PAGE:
I spent part of last week in New Orleans — my first time in that city. The photos included in this post are mostly of architecture and a few street scenes around the Vieux Carré. I’ll post other batches, including of jazz clubs, houses in the Garden District, and the enchanting light that came over the streets during an impending and fierce storm (including a visit to the again-going Old Absinthe House) in a later post.
A group of young women, dressed as angels (with iridescent haloes), congregate in front of the St. Louis Cathedral to prepare for a Joan of Arc-Twelfth Night parade that also marks the start of the Mardi Gras season. Photo: Theo Mackey Pollack.
I hope to spend time in New Orleans, again. It is a fascinating city to explore, and to try to process, on so many levels: its architecture and urbanism, its layered social and cultural history, the surprising way in which its high culture, cheap alcohol, traditional Catholicism, hedonism, classicism, neon, jazz, old money, abject poverty, and all else seem to (mostly) gracefully coexist. It reminds me of no other place in America, yet it could not exist in any other country.
The streets of New Orleans (at least, those in the Vieux Carré) are reminiscent of a Mediterranean city, maybe one in Spain, with low rooflines and floral balconies and breezy palms, and everything organized on a grid around a central plaza (anchored, of course, by a fine old church). Other aspects seem not-quite-American: many people dress more carefully in New Orleans than most Americans do elsewhere (except, perhaps, Boston). Streetcars still operate. Alcohol is everywhere in public. As is live music. And, in stark contrast to the genericism that has now conquered much of the United States, the local culture here struck me as the most vital I’d encountered in the States. That is, people participate in it. (Following the image above, an entire parade, including floats and more costumery, sponsored by a local krewe, would arrive.) Yet, for all its distinctions, it is a distinctly American city, combining influences that have only ever converged in this corner of the Deep South.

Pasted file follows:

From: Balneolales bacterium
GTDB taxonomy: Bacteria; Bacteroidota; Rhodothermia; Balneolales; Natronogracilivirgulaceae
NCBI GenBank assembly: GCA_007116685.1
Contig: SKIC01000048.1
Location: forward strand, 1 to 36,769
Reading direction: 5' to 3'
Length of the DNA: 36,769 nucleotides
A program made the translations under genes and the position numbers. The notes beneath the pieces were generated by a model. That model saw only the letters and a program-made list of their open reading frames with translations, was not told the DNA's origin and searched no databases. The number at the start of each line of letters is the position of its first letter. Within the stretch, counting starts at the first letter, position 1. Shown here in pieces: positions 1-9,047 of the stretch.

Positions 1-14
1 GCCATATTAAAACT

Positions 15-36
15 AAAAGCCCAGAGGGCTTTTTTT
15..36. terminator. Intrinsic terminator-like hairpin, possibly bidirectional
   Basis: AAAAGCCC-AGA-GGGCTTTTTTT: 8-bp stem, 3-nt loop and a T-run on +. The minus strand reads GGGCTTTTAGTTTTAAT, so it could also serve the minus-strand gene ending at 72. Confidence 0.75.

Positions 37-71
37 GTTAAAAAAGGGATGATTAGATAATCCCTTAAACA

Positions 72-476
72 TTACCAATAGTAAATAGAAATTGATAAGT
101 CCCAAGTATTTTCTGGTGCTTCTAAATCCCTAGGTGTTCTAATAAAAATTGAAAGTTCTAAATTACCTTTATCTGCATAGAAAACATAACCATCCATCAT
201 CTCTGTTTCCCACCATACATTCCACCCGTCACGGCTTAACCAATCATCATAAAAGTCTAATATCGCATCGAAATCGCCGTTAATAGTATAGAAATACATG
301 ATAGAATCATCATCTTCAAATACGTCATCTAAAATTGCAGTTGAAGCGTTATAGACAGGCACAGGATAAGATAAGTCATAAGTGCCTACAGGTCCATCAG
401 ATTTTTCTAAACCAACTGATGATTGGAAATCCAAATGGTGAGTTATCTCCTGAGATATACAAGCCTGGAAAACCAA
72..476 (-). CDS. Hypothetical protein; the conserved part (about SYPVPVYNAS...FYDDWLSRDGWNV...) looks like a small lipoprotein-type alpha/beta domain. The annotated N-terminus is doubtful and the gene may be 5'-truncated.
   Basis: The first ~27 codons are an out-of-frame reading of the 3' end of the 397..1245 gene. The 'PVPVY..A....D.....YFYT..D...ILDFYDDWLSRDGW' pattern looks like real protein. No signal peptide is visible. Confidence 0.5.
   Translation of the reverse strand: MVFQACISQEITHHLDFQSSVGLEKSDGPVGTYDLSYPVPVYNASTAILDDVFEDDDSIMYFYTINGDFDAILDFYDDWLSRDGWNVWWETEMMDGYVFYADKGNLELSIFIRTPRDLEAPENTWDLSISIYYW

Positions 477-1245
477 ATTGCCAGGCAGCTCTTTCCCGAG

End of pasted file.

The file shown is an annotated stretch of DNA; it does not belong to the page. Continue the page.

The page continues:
There were moments when I felt like I had opened a time capsule and entered a world where the twentieth century hadn’t quite arrived. Instead, this potent preserve of Victoriana and Vaudeville was floating obliviously on the sea of 21st century America. I’m sure such an impression is engineered by the tourism bureau; and pressing beyond the confines of historic neighborhoods would yield plenty of evidence to the contrary. But with such a concentration of historic spaces, inside and out, and so many people still participating in centuries-old traditions, any line between fantasy and living memory, like other contrasts in this strangely familiar city, can seem ephemeral.
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